posted Mar 17, 2011, 10:16 AM by Woodrow Hall
updated Sep 14, 2013, 5:29 PM
Memorial Honors Aircraft, the Airmen it served
by Capt. Darrick Lee and Gary
305th Air Mobility Wing
11/12/2008 - McGUIRE AIR FORCE BASE,
N.J. -- Fallen crewmembers who served aboard the U.S. Air Force's
most successful airlifters received proper recognition during a Veterans Day
ceremony at McGuire Nov. 11.
A large crowd of people representing active duty
military members, Reservists, veterans and the civilian community gathered at
the site of the new Starlifter C-141 Memorial Park. They paid tribute to what
some describe as the most versatile aircraft of all time, while remembering
Airmen who gave their lives serving aboard the historic plane.
The C-141A (the initial edition of the plane) first
flew on Dec. 17, 1963 -- the 60th anniversary of the Wright Brothers first
flight. It arrived at McGuire in 1967.
The entire fleet underwent a service life extension
program from 1979-1982 that included stretching the aircraft by inserting a
23-foot four-inch tubular section to the forward fuselage, lengthening it to
168.3 feet. The stretched C-141 became the C-141B and also incorporated an
in-flight refueling receptacle increasing its range to almost limitless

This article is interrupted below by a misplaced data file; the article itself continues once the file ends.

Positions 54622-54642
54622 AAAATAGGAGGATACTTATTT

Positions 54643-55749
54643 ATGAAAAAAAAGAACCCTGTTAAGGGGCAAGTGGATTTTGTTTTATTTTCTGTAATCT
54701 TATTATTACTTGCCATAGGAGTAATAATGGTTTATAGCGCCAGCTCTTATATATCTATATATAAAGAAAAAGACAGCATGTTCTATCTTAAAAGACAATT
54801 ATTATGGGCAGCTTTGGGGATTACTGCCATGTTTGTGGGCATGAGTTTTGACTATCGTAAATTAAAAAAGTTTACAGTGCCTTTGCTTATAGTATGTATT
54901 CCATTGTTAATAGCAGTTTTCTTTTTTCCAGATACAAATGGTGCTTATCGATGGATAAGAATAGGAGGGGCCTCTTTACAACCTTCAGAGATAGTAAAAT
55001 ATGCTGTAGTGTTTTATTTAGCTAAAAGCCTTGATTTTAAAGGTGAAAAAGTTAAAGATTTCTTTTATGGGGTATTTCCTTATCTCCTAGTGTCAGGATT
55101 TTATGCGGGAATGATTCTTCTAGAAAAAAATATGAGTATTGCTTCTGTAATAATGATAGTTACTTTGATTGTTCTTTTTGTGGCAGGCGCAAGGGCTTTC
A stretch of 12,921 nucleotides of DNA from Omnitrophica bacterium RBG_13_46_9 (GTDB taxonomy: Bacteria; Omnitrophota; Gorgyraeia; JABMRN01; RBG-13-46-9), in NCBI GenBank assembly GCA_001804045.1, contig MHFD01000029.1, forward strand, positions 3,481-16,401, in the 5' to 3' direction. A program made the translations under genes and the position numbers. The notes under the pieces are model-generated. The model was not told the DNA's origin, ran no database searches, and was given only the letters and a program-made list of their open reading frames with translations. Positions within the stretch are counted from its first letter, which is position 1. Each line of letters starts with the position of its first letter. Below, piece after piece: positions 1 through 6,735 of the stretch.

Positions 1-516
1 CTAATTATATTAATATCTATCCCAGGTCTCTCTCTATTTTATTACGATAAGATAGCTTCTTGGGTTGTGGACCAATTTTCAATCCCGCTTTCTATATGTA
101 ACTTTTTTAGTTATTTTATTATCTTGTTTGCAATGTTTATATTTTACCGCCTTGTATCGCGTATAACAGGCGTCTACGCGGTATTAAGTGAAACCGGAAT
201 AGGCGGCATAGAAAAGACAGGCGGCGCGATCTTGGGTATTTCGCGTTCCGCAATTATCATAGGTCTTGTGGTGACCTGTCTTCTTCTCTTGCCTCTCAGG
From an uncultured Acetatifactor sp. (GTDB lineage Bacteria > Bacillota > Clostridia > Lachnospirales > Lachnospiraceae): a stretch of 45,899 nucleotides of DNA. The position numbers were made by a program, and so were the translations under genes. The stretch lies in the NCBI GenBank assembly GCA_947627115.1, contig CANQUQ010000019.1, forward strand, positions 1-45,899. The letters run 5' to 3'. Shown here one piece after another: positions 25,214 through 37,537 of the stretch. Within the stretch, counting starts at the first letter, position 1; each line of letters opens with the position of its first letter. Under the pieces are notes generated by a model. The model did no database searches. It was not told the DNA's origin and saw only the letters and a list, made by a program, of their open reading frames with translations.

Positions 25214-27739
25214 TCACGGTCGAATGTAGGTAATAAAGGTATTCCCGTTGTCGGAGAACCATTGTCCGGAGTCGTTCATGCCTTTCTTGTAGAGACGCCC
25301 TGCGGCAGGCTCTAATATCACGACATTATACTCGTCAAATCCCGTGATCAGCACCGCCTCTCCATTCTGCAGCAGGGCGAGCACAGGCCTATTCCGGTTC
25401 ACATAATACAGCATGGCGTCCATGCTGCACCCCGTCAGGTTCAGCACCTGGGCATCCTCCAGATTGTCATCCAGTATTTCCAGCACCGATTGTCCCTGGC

McGuire received its first C-141B in 1980. It later
made history when it became the first military cargo jet crewed only by women
in 1983 during a cross-Atlantic air evacuation mission. The fleet had more than
9 million hours of total service and has supported every major American
operation contingency since Vietnam.
The new Starlifter park is the latest contribution
from The Maj. Thomas B. McGuire Foundation. The foundation, whose mission is to
support the local military community, has a history of honoring military
service, including the creation of a P-38 display at McGuire's Pudgy's circle,
and the Ultimate Weapon monument at nearby Fort Dix. Ted Strempack, the
foundation's president, spoke about the significance of the memorial.
"During this ceremony, we will be honoring
others who are not here today because they lost their lives serving in this
noble aircraft," Mr. Strempack said. "This park will become a sacred
meeting place to visit, honor and remember."
There were five accidents resulting in the complete
loss of a C-141 operating from McGuire in 30 years of service. Seventy-two crew
and passengers died in the incidents.
Col. Scott Smith, 305th Air Mobility Wing vice
commander, echoed Mr. Strempack's comments, sharing praise for the fallen as
well as those who remain to tell the Starlifter's story.
"This memorial will honor every crew dog, Army
grunt, POW, dependent, patient, evacuee, and refugee who benefited from the
C-141 mission," the colonel said.